agent”). L1 , L2 , . . . denote literals. If L = ¬P then we shall identify ¬L with

P . φ, ψ, . . . denote formulas that are constructed in the usual way from PRP

using the classical propositional operators. We shall also call them classi-

cal formulas. Hence they do not contain modal operators, quantifiers or the

equality predicate that is to be introduced below.

We will use modal operators [A] (resp. [a]) for each action constant A ∈

ACT (resp. action variable a). Φ, Ψ will denote complex formulas possibly

involving modal operators, quantification, and equality between actions. [A]Φ

is read “after executing A, Φ”. We also use the dual hAi of [A]. The formula

hAi> can be read as “A is executable”.

The nonstandard feature of our logic is that we allow for quantification over

actions, and for equality between actions. Hence, in this version of dynamic

logic we allow for formulas of the form ∀aΦ, with Φ a complex formula as

defined above. In the Yale shooting scenario (YSS) [7], one can e.g. write

∀a(Al ∧ [a]¬Al → (¬HG ∨ (a = sh ∧ Ld ))).

2

This so called explanation closure axioms [20] expresses that the only way to

make Al false is by the shooting action.

A model is a triple M = hW, R, Ii where W is a set of Kripke possible

worlds, R is a set of binary relations on W , and I is an interpretation function

mapping propositional constants to subsets of W , and action constants and

variables to elements of R. We will sometimes write w 0 ∈ (I(A))(w) (resp.

w 0 ∈ (I(a))(w)) instead of wI(A)w 0 (resp. wI(a)w 0 ).

We say that interpretation I agrees with I 0 except possibly on a if and only

if I(P ) = I 0 (P ) for every propositional constant P ; I(A) = I 0 (A) for every

action constant A; I(b) = I 0 (b) for every action variable b different from a.

For a given model M = hW, R, Ii, w |=M ∀aΦ if for every I 0 such that

I agrees with I 0 except possibly on a, w |=hW,R,I 0 i Φ. w |=M [A]Φ if for

every w 0 ∈ (I(A))(w), w 0 |=M Φ. w |=M [a]Φ if for every w 0 ∈ (I(a))(w),

w 0 |=M Φ. We say that a formula Ψ is a consequence of the set of global

axioms {Φ1 , . . . , Φn } in the class of models M (noted {Φ1 , . . . , Φn } |=M Ψ) if

and only if for all M ∈ M, if |=M Φi for every Φi , then |=M Ψ.

We use K to denote the class of all models. D-K = {hW, R, Ii ∈ K :

R is a partial function} is the class of models where actions are deterministic,

i.e., (I(A))(w) is either a singleton or empty. Thus, for all action constant A

and every formula Φ

(1) |=D−K hAiΦ → [A]Φ

If all actions are deterministic, then every formula without quantification

can be brought into a normal form where there are neither conjunctions nor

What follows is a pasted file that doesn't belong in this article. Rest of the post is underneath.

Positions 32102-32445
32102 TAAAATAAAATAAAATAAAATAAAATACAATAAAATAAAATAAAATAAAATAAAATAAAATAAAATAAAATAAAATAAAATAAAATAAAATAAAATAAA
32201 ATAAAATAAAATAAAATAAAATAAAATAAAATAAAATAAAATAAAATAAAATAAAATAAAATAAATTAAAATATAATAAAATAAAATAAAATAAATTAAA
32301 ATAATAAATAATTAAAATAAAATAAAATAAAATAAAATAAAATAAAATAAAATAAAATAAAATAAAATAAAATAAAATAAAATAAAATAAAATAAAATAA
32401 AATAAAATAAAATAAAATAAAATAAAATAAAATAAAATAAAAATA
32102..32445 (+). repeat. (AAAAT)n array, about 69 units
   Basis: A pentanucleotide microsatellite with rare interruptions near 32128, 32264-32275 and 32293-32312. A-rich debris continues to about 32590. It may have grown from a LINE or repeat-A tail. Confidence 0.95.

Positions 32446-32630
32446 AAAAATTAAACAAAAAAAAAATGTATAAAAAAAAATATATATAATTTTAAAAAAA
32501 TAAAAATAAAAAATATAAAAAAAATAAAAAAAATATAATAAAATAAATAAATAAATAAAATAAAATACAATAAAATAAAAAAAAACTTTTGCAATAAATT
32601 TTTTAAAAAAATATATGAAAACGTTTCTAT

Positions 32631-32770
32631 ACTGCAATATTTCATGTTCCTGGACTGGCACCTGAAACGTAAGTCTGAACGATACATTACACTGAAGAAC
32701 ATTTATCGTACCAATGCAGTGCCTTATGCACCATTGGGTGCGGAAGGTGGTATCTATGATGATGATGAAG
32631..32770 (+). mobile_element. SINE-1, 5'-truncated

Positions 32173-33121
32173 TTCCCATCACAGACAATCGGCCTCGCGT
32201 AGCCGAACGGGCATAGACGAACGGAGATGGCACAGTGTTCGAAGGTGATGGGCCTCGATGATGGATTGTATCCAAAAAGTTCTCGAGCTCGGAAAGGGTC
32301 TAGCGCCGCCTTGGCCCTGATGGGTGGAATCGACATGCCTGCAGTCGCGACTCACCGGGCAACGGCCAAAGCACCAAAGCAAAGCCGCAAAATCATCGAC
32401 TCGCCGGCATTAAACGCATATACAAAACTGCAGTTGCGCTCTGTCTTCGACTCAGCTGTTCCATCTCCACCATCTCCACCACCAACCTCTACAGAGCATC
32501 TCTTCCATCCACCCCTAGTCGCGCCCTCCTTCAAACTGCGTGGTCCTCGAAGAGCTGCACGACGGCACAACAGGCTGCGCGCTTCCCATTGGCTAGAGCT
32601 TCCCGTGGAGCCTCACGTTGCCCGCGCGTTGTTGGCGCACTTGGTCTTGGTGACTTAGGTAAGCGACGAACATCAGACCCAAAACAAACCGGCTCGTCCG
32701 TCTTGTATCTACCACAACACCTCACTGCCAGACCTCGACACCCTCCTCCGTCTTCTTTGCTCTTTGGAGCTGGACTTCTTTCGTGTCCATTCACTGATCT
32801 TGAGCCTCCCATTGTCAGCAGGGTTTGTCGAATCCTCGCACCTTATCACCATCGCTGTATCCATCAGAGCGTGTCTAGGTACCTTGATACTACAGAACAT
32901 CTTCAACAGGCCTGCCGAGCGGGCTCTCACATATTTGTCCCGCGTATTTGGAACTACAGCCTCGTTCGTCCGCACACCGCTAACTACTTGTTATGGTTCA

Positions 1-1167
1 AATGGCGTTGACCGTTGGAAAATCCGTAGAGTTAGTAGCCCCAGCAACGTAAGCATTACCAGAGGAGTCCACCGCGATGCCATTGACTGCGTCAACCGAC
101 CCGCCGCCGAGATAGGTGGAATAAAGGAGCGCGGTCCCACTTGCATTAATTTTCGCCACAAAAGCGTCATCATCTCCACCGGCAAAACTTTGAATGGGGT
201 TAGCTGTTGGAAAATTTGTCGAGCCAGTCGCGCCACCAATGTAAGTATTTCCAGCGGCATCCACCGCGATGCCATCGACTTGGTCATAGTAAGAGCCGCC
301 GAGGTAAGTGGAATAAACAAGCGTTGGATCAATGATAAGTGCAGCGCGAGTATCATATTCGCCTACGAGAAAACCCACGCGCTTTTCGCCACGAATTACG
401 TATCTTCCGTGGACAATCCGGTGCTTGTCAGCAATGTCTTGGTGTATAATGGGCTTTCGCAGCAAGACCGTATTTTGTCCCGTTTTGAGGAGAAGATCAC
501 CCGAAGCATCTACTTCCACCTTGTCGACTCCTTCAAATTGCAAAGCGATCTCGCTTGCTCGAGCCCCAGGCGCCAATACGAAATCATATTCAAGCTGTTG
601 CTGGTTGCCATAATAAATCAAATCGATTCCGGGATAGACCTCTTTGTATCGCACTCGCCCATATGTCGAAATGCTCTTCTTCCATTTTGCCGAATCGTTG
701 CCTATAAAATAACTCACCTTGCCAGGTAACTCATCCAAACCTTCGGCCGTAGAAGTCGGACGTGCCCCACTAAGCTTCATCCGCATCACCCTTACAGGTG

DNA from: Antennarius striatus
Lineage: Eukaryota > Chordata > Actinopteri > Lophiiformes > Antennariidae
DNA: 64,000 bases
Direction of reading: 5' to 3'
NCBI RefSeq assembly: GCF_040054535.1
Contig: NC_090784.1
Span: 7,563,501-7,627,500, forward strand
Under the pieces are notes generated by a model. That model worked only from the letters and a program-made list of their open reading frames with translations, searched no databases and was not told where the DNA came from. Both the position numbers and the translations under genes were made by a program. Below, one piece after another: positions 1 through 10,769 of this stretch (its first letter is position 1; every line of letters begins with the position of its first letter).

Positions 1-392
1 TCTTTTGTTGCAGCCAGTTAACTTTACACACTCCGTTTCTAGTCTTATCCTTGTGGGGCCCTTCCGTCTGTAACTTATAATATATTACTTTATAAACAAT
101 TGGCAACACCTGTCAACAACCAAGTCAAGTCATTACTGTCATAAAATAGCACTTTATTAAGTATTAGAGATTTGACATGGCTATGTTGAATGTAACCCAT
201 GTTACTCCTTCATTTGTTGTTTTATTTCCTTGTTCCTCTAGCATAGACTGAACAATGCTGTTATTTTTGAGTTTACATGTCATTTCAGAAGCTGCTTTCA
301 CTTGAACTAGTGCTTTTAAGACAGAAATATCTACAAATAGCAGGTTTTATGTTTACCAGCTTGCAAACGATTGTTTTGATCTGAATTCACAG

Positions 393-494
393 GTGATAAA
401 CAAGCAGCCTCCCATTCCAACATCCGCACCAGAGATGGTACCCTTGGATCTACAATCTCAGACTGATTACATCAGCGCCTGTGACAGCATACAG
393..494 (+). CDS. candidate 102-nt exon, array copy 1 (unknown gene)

disjunctions in the scope of modal operators. Apart from classical equiva-

lences, this uses the following ones from the left to the right:

(2) |=D−K [A](Φ ∧ Ψ) ↔ ([A]Φ ∧ [A]Ψ)

(3) |=D−K [A](Φ ∨ Ψ) ↔ ([A]Φ ∨ [A]Ψ)

3 Describing actions

Reiter (and more generally the reasoning about actions community) focuses

on deductions from a theory describing a given set of actions in terms of

preconditions and effects. In Dynamic Logic such an action theory corresponds

to a set of global axioms in Fitting’s sense [5]. It is supposed that the following

pieces of information are given, about which some assumptions of complete

information are made.

For each action constant A there is a classical formula Poss(A) describing the

action precondition of A, i.e. the condition under which A can be executed.

For example Poss(sh) = HG , and Poss(str ) = >.

It is supposed that the action preconditions are complete: A is executable

3

if and only if Poss(A) is true. In terms of Dynamic Logic, completeness of

action preconditions means that for every A ∈ ACT we have a global axiom

Poss(A) ↔ ¬[A]⊥.

For each propositional constant P there are two sets of action constants

Cause + (P ) and Cause − (P ) describing the positive and negative causes of P .

Cause + (P ) contains the actions in ACT which in some circumstances might

cause P to become true, while Cause − (P ) contains those actions that may

cause P false. For example Cause + (Al ) = ∅ (no action makes an agent alive),

Cause − (Al ) = {sh, str }, and Cause − (Ld ) = {sh}.

It is supposed that Cause + (P ) and Cause − (P ) are small, in the sense that

Cause + (P ) and Cause − (P ) are much smaller than ACT .

Moreover, it is supposed that these two sets are complete: whenever A 6∈